Sun-Times music critic Jim DeRogatis didn’t simply take the Fifth Amendment 15 times when he was questioned by the defense Wednesday in the R. Kelly trial. He also took the First. And by the stress he put on the words the First each time he said them, he made it clear which amendment was closer to his heart. After all, the Fifth Amendment is favored by mobsters trying to stay out of the slammer. The First Amendment guarantees freedom of speech and the press.
Judge Vincent Gaughan was interested only in the Fifth. And from the headlines, so were the dailies. The Sun-Times said, “Sun-Times music critic takes the 5th.” The Tribune said, “Sun-Times music critic cites 5th amendment to avoid testimony.”
The Sun-Times at least went into the details of what DeRogatis said in court (and wrote a new head for the story online that says, “DeRogatis takes the 1st in R. Kelly trial.”). The Tribune didn’t do that to DeRogatis’s satisfaction, so he e-mailed them Thursday to protest. He wrote:
“While the Tribune blog correctly reports my reluctant appearance at the R. Kelly trial yesterday, today’s print edition does not.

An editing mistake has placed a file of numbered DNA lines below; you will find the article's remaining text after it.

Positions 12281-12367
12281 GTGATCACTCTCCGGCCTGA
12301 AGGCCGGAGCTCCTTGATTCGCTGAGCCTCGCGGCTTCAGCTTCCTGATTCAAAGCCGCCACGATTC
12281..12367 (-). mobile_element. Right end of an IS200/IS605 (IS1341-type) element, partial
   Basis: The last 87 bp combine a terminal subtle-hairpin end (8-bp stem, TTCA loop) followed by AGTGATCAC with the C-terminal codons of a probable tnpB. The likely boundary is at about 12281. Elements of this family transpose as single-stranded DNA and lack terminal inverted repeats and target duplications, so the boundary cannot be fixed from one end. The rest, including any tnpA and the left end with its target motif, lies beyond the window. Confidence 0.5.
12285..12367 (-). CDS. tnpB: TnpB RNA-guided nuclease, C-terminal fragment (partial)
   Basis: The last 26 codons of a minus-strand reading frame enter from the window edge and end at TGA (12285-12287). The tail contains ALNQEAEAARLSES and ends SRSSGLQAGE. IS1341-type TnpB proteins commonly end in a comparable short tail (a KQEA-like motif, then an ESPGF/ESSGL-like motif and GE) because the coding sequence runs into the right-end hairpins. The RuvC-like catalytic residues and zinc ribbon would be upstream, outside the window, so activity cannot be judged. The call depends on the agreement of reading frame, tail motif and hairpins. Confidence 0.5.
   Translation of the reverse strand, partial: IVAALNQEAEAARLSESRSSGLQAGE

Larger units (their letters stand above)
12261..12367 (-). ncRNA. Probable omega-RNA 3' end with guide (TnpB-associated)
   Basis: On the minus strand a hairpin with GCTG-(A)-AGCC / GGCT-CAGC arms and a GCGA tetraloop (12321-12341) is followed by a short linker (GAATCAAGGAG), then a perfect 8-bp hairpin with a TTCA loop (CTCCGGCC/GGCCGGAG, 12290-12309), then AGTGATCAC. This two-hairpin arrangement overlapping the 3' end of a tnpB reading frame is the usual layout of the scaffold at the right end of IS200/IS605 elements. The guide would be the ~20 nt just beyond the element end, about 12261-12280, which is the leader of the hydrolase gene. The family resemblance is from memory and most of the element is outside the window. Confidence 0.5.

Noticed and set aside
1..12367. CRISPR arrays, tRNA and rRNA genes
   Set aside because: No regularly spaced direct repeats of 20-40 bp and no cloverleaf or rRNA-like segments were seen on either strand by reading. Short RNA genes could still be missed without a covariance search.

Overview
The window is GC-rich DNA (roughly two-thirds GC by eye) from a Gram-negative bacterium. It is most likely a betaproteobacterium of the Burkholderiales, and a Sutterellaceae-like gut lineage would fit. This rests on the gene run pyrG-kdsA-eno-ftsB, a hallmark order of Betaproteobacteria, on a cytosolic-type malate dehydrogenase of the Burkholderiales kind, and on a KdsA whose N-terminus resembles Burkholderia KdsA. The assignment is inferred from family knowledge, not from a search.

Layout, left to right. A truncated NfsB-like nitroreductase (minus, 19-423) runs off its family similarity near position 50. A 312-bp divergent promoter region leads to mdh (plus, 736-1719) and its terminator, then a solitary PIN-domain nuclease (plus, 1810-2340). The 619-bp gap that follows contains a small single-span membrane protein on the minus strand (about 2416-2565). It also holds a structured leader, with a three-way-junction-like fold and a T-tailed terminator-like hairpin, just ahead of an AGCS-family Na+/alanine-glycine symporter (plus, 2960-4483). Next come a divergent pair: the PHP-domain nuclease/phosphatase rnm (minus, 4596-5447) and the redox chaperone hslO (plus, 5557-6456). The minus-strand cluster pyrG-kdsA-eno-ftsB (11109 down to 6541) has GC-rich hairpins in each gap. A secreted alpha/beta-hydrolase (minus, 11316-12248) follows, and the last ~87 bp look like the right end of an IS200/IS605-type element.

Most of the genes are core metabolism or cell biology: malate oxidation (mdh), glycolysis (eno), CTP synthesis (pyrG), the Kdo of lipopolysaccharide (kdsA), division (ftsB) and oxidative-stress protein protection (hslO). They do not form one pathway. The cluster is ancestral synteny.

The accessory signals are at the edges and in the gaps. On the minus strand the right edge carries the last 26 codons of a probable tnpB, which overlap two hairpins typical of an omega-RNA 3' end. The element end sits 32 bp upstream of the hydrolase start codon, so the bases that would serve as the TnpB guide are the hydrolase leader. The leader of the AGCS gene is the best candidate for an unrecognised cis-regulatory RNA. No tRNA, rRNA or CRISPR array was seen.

“According to the subhed, ‘Sun-Times music critic cites 5th Amendment to avoid testimony,’ while reporters Stacy St. Clair and Kayce T. Ataiyero write, ‘DeRogatis invoked his 5th Amendment right against self-incrimination.’
“Taking the stand only on the threat of imprisonment, 15 times I invoked all of my protections, clearly emphasizing the ones that most matter to me and all journalists in this state: ‘I respectfully decline to answer the question on the advice of counsel, on the grounds that to do so would contravene the reporter’s privilege, the special witness doctrine, my rights under the Illinois Constitution, and the First and Fifth Amendments of the United States Constitution.’
“Judge Gaughan may have chosen to ignore every other protection but the Fifth, but I invoked them all and would never have separated them. [Attorney Damon] Dunn, who recently represented the Tribune before this judge on a First Amendment matter, eloquently and passionately argued that I was only taking the Fifth because this judge made it necessary by ignoring the First. And that assault on our most sacred of journalistic protections is on appeal. A legal attack on any journalist’s rights is an attack on all of us. I would have expected better of the Tribune in reporting the Sun-Times’ attempt to stand strong against this unjust and deeply troubling assault.”
The defense wanted to hear from DeRogatis because back in 2002 he received the videotape that’s at the heart of the trial — the one alleged to show Kelly having sex with a girl in her early teens. DeRogatis turned the tape over to police the same day he got it. But the laws against child pornography — which the tape arguably is — are so draconian that Damon Dunn, representing the Sun-Times, was able to tell the court that DeRogatis might leave himself open to federal charges if he said anything at all about what he did with the tape while he had it.
Here’s a fuller appreciation of DeRogatis’s performance in court from Josh Levin at Slate.